The ink on Philadelphia rapper Meek Mill's deal with Rick Ross' record label is only five months old. But the 24-year-old master of the mix tape already has a massive audience with nearly 200,000 Twitter followers and a slew of popular YouTube videos, some of which have more than half a million hits. And even though Meek isn't nearly as famous as Jay-Z, or even 50 Cent, he was able to debut a line of men's activewear at Villa last week. Meek's lyrics may be pretty hard-core, even violent, but his fashion sense is skateboarder friendly.
NEWS
March 16, 2012 | By John Timpane, Inquirer Staff Writer
It was a leaderless movement that waged war via new media. It got big people to back down and mighty corporations to change their ways. Stoked by the blogosphere and social media, the public outcry against talk-show host Rush Limbaugh may have helped spur an exodus of sponsors from his show, both nationally and locally. As of Friday, about 30 sponsors, including AOL, Sears, and Allstate Insurance, said they had pulled out. Locally, Penn Medicine, which had an ad on Limbaugh's show on WPHT (1210 AM)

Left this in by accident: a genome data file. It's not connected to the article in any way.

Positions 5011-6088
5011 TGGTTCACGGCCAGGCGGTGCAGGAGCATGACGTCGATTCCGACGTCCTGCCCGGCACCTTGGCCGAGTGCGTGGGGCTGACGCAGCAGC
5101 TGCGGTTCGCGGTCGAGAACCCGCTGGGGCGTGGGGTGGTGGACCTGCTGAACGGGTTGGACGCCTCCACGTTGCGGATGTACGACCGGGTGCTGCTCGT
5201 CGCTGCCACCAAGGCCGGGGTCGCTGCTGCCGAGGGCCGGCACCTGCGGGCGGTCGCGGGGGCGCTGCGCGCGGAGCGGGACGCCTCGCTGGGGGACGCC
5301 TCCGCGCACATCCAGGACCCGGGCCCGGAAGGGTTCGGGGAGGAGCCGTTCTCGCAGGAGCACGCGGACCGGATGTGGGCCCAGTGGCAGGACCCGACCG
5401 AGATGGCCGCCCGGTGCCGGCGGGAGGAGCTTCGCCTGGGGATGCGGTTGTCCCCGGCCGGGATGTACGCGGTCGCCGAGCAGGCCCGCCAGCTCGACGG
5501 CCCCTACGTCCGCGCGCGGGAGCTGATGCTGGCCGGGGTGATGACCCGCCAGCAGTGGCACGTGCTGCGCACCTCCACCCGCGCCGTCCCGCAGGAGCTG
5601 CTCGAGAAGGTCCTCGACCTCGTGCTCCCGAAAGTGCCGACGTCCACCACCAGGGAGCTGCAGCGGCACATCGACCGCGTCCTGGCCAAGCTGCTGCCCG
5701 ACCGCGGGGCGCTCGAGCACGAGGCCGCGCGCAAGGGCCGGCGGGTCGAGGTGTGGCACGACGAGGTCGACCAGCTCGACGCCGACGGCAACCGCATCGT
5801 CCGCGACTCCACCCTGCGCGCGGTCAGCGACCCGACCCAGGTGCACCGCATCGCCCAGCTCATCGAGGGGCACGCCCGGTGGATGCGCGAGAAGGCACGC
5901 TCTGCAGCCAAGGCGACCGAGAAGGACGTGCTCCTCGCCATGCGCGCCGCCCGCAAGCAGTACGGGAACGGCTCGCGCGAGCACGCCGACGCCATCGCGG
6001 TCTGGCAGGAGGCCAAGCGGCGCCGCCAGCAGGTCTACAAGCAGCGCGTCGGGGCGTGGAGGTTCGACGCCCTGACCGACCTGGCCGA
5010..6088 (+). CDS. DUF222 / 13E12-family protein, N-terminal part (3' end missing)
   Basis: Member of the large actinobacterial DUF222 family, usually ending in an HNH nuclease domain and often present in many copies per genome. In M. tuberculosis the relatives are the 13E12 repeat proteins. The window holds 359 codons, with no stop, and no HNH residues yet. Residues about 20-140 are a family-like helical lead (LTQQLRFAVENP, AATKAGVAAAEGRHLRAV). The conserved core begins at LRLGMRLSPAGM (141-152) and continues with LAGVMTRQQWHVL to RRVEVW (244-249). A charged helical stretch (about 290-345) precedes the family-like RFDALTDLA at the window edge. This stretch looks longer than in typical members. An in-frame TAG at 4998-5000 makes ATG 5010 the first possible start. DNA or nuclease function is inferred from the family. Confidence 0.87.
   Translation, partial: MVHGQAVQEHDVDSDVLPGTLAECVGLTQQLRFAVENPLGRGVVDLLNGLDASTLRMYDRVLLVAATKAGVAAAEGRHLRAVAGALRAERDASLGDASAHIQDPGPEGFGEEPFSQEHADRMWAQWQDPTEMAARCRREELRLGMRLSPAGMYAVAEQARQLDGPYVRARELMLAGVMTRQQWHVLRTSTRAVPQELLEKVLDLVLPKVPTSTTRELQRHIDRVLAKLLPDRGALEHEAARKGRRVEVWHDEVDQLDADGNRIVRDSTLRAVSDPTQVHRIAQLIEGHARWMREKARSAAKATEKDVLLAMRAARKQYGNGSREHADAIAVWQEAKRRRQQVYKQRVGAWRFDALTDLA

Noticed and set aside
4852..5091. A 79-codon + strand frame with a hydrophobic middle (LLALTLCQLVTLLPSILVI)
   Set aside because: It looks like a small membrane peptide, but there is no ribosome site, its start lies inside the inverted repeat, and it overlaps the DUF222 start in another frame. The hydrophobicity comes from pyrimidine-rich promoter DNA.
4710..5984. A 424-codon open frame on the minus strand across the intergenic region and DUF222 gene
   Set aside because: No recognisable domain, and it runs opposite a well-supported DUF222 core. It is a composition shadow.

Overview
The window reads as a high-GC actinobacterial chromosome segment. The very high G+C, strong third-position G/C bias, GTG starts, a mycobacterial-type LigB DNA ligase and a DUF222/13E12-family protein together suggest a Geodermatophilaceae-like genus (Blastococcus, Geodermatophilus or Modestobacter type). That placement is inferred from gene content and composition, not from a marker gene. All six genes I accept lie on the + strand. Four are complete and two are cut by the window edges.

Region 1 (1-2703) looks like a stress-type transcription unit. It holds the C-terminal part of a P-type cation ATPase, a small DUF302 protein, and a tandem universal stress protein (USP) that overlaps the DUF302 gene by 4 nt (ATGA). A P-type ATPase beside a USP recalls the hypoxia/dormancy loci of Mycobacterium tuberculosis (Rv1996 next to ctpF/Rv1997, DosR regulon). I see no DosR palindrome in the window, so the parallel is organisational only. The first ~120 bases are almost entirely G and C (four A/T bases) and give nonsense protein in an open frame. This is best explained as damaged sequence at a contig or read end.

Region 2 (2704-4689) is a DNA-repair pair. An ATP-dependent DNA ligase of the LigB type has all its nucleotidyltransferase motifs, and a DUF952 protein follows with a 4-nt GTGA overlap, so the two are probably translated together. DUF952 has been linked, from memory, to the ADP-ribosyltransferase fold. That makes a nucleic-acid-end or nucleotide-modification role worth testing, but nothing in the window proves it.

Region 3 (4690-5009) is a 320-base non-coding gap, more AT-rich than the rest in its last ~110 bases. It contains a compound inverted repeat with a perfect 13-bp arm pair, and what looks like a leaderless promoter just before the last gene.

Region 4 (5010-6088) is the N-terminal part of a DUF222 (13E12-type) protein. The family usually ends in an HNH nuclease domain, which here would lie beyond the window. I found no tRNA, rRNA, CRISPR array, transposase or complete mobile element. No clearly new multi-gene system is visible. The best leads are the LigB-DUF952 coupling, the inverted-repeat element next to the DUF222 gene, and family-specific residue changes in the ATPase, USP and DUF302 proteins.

NEWS
October 13, 2013 | By David Patrick Stearns, Inquirer Music Critic
Normally two islands in a sea of social media, the Philadelphia Orchestra and Opera Philadelphia have had recent audience triumphs radically revising old notions that Twitter and other social media work only for young millennials. On Oct. 2, the Philadelphia Orchestra played to a full Verizon Hall on six hours' notice, aided by social media, after a prestigious visiting engagement at Carnegie Hall was abruptly canceled. The strategy: Massive contacts via e-mail, Facebook, and Twitter.